- Title: Gridiron Gang
- IMDb: link
Camp Kilpatrick is a juvenile detention facility in sunny California, but there’s little sunny on the inside. The facility is losing the battle against gangs. Those sent here are overwhelmingly likely, after their release, to end up either dead on the street or spending their lives in prison.
Sean Porter (The Rock) and Malcolm Moore (Xzibit) are two counselors fighting to find a way to save more of these kids. Porter believes creating a football program could make a difference. As you can imagine such a program isn’t popular with his bosses (Leon Rippy, Kevin Dunn) or with the local high school coaches who are the only avaiable competition, but Porter is determined and the fighting Mustangs are born.
Those chosen for the team include gangbanger and killer Willie Weathers (Jade Yorker) whose cousin (Michael J. Pagan) was killed by a rival gang, white trash Kenny Bates (Trever O’Brien), super-sized lifetime screw-up Junior Palaita (Setu Taase), and mouthy thief Bug Wendal (Brandon Smith).
One of the strengths of the film is despite giving these kids the chance to shine and look good it never forgets that they are criminals. The slate isn’t immediately wiped clean, but this is a first step to a better life.
The football moments of the film are well staged and shot, looking a little too perfect for high school games at times, but that’s just the nitpicker in me. As impressive as those scenes are the real moments of the film are the quiet ones where these characters actually grow and change over the course of the film. A movie with The Rock that includes character development? Who would of thought!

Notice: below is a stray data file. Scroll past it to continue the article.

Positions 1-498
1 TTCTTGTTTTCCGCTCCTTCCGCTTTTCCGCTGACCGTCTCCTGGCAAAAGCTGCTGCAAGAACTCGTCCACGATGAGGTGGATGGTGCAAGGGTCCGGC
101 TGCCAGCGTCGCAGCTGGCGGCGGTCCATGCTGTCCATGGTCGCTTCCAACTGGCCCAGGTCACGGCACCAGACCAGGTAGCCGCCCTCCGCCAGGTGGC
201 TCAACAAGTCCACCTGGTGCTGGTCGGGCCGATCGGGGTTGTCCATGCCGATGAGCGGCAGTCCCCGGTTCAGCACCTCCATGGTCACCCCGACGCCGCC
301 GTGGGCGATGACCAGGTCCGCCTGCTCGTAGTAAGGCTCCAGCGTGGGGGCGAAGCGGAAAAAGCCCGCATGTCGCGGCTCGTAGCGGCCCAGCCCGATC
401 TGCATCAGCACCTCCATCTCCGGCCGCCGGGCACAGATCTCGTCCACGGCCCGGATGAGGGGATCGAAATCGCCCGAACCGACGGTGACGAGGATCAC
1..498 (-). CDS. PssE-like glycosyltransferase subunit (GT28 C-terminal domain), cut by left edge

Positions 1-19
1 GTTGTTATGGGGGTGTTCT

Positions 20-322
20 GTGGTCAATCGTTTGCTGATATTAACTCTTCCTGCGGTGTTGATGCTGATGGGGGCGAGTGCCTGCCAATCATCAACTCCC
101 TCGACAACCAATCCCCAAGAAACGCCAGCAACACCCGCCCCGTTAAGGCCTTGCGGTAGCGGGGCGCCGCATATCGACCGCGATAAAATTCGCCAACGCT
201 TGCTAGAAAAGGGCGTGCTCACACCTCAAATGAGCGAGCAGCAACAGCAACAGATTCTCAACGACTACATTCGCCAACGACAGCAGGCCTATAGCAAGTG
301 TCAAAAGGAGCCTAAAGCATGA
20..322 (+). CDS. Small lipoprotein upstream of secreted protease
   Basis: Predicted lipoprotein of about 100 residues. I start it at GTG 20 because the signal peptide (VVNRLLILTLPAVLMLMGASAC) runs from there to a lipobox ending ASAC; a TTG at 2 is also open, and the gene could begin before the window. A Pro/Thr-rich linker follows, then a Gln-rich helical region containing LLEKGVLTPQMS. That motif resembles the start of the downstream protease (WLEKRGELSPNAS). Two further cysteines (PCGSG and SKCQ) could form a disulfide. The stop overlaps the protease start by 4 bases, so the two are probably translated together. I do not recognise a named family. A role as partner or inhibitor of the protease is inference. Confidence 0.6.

There are a few subplots sprinkled through the film; some work better than others. There’s Willie’s girlfriend (Jurnee Smollett) who loves him but hates his violent side and whose father (Dan Martin) wants her to stay away from gangbangers. There’s Kenny’s relationship with his mother (Mary Mara) who has given up on him. There’s the poor health of Porter’s mother (L. Scott Campbell). And there’s the cheerleader program of a girls juvenlie facility (which is just too Hollywood “cute” for me). None of these subplots are strong enough to carry the film, but the add a little flavor to the different characters and, perhaps most importantly, don’t drag the film down.
A cautionary note for parents. Despite the film’s marketing as a feel good family friendly film, there are some elements including gang violence that would be inappropriate for younger children. The film deserves its PG-13 rating.
There’s plenty to see here and not only enjoy but discuss with teenagers. The film takes a serious look at the damage and effect that gangs have on our youth. Wrapped up in a cute football package, the film is surprisingly well informed and informative, and so we get more than we expected.